Thursday, 17 February 2011

Linux Kernel will soon provide better Samsung Laptop support

As posted by Greg Kroah-Hartman on his blog,

Finally, after many years of people asking for this, Linux can now properly support all known Samsung laptop devices. This means we can now handle backlight control, wifi button issues,and the weird "performance mode" keys as well as some of the other function keys.

If you have a Samsung laptop, I suggest looking at the driver in this post on the linux-kernel mailing list, and letting me know if you have any problems with it or not. If your laptop is not listed in the DMI table, please feel free to send me a patch to add it so we can properly support it.

Many thanks to Samsung oh so long ago for providing some of the needed information to get this to work, and to Ingmar Steen for putting all of the pieces together properly to handle the devices that were not being handled by the old in-kernel driver.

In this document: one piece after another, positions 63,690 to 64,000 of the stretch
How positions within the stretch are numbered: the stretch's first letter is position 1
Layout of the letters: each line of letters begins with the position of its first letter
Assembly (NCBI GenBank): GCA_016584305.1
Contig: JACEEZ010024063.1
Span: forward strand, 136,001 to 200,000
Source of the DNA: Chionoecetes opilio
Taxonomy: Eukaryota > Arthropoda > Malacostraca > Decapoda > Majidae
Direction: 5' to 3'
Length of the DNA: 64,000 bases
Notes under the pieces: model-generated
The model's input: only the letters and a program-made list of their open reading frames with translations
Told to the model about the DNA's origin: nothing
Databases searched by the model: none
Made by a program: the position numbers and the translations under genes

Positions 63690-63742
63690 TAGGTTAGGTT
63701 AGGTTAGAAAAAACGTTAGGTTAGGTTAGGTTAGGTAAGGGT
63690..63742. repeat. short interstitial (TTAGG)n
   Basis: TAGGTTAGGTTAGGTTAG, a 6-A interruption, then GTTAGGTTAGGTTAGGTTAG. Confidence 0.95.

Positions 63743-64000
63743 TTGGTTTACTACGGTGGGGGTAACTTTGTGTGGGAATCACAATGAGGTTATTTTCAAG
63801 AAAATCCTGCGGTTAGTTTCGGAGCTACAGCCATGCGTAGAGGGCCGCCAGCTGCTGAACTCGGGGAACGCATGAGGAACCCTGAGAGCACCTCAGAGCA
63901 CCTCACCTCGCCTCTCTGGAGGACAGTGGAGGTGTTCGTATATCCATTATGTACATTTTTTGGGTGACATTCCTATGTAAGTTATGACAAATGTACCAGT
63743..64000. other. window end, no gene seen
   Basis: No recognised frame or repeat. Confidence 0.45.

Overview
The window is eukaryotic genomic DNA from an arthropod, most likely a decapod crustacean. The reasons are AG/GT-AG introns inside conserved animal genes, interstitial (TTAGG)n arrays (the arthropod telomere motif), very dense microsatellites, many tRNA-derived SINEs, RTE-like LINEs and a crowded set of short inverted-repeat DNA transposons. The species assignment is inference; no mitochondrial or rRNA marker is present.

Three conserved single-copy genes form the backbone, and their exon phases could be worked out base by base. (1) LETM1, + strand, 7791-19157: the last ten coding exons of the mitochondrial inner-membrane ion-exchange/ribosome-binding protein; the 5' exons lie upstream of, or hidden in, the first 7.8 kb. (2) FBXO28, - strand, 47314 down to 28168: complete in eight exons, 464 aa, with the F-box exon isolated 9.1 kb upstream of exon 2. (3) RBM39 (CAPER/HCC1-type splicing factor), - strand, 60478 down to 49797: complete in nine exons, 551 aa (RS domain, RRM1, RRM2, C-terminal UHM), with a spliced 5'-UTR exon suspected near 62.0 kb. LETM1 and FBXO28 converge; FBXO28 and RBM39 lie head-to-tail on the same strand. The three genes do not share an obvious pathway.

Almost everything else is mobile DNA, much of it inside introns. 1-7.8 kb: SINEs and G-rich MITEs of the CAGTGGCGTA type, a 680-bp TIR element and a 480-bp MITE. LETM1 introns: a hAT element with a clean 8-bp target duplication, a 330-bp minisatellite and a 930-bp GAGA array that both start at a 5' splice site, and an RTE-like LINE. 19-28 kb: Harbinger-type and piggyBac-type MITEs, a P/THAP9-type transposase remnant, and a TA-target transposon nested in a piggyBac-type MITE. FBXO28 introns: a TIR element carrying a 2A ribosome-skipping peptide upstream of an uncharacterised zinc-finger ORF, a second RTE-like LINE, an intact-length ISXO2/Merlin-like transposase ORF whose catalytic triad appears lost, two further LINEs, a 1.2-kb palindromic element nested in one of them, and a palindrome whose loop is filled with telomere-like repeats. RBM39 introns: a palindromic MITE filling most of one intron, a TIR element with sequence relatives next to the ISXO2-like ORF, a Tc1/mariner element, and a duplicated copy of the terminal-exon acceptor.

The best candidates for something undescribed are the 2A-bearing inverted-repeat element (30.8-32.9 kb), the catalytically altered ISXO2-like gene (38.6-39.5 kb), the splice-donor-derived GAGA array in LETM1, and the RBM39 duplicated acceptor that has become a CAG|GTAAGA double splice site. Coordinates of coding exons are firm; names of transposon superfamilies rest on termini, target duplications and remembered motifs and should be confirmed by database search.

http://www.kroah.com/log/linux/samsung_laptop.html posted Wed, 09 Feb 2011 in [/linux]

As a Samsung Laptop user I think this is great news but reading the mailing list and the kernel patch file I saw something interesting.

Some Samsung laptops have different "performance levels"
+ that are can be modified by a function key, and by this
+ sysfs file. These values don't always make a whole lot
+ of sense, but some users like to modify them to keep
+ their fans quiet at all costs. Reading from this file
+ will show the current performance level. Writing to the
+ file can change this value.
+ Valid options:
+ "silent"
+ "normal"
+ "overclock"
+ Note that not all laptops support all of these options.